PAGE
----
Stackideas is a Malaysian company that develops and sells plugins for the Joomla Content Management System (CMS). Joomla is similar to WordPress, and a plugin is a “program” which adds functionality to Joomla.
As a web designer/developer I used one of their products extensively, EasyBlog, to bolster my clients’ Joomla’s blogging functionality. After struggling with the quality of both the software and the support, I ditched it and looked for an alternative, never to return again.
There are myriad areas this company failed from a customer experience perspective but in this article, I’ll focus on one. Excessive apologies, which signal an underlying issue.
Stackideas’ support for its paying customers/subscribers is offered via an online support forum. Because the software is poorly documented (another issue) and is buggy (another issue), I’ve had to routinely request support and very often it took many days to get a response. I lost count of the number of times the support staff began their latent responses with “Sorry for late reply to this…” (sic).
Responses beginning with “Sorry for late reply to this…” (sic) was used by various Stackideas support staff. It’s as if it was an acceptable response or template built into their support practice. “Just apologize and everything will be OK” seemed to be the mindset.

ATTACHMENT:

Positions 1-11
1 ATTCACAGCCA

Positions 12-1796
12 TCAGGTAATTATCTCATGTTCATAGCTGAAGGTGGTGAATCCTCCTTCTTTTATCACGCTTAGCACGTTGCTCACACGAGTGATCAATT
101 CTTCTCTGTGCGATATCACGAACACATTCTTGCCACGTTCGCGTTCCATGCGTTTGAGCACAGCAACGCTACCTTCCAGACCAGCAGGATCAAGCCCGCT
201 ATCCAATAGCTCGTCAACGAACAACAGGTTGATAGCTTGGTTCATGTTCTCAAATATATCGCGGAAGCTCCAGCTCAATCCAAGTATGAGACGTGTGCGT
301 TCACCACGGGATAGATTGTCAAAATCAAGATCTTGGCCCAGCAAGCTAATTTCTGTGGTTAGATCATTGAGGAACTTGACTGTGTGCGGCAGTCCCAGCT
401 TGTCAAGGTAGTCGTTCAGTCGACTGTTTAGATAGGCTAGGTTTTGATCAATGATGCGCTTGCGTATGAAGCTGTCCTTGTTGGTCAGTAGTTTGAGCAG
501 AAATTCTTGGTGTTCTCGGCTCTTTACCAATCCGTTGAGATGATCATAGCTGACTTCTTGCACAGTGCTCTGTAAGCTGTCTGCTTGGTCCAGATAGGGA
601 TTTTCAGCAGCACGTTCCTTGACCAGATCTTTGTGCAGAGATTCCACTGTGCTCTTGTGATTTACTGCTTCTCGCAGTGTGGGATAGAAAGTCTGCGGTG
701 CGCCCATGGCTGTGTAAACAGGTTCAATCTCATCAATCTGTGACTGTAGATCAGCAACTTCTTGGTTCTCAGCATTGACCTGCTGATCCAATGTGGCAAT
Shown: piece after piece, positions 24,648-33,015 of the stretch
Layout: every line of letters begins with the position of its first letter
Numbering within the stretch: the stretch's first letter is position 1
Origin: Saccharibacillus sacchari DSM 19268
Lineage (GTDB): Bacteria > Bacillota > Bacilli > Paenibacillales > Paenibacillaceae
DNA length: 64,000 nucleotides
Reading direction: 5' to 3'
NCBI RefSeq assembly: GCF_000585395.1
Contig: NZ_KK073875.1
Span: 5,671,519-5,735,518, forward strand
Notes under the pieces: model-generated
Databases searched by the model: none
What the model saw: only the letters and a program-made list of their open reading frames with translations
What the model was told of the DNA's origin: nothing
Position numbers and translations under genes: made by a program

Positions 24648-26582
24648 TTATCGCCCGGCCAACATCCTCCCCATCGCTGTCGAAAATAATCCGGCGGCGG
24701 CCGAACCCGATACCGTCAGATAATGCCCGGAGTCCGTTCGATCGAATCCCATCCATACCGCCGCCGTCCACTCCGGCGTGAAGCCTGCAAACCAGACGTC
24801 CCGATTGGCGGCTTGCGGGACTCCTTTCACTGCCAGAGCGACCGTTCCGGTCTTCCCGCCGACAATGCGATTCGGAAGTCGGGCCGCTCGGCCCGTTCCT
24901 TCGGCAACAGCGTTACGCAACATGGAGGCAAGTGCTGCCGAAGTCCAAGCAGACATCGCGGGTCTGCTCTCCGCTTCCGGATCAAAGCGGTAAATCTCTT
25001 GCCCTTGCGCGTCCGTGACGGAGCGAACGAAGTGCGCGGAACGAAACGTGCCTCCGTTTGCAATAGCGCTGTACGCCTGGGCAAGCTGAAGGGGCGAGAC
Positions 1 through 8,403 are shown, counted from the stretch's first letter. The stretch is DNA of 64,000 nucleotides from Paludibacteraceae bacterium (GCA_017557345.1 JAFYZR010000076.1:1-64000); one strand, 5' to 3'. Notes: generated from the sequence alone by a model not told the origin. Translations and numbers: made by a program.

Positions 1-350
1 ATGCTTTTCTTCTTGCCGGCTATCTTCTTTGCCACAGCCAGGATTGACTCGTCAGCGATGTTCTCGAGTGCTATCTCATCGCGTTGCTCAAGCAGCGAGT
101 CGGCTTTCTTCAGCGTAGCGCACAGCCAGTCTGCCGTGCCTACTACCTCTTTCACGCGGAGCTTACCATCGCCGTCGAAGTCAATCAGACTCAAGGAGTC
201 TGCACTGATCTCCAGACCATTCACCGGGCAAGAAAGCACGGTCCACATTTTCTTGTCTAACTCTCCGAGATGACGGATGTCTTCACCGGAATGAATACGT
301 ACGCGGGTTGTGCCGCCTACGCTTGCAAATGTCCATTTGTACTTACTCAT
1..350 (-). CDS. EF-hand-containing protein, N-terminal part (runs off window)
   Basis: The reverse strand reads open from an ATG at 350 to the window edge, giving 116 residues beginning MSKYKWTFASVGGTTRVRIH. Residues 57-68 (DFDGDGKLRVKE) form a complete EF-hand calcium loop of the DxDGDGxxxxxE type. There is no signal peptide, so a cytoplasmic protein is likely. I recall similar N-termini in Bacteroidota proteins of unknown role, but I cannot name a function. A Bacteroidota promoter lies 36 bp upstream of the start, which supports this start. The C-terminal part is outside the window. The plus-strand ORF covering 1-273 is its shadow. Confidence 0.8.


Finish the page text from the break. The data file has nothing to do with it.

In any business, if we must apologize repeatedly, we need to investigate why we’re apologizing, and fix it.
How do we accomplish this?
We need to ensure our caring staff is observant, aware and trained to identify instances they find themselves repeatedly apologizing to customers. Frequent apologies are valuable feedback signaling an issue with our service or product. There needs to be a quick and clear communication channel to report the issues to the managers/owners for effective resolution.
Apologizing for shortfalls, mishaps or mistakes is good customer service. However, in high frequency, apologies are a clear indication there’s a problem begging for attention.
For Business Owners
- Does your front-line staff know they should report issues hiding behind repeated apologies?
- Are there clear directions/procedures for reporting the above?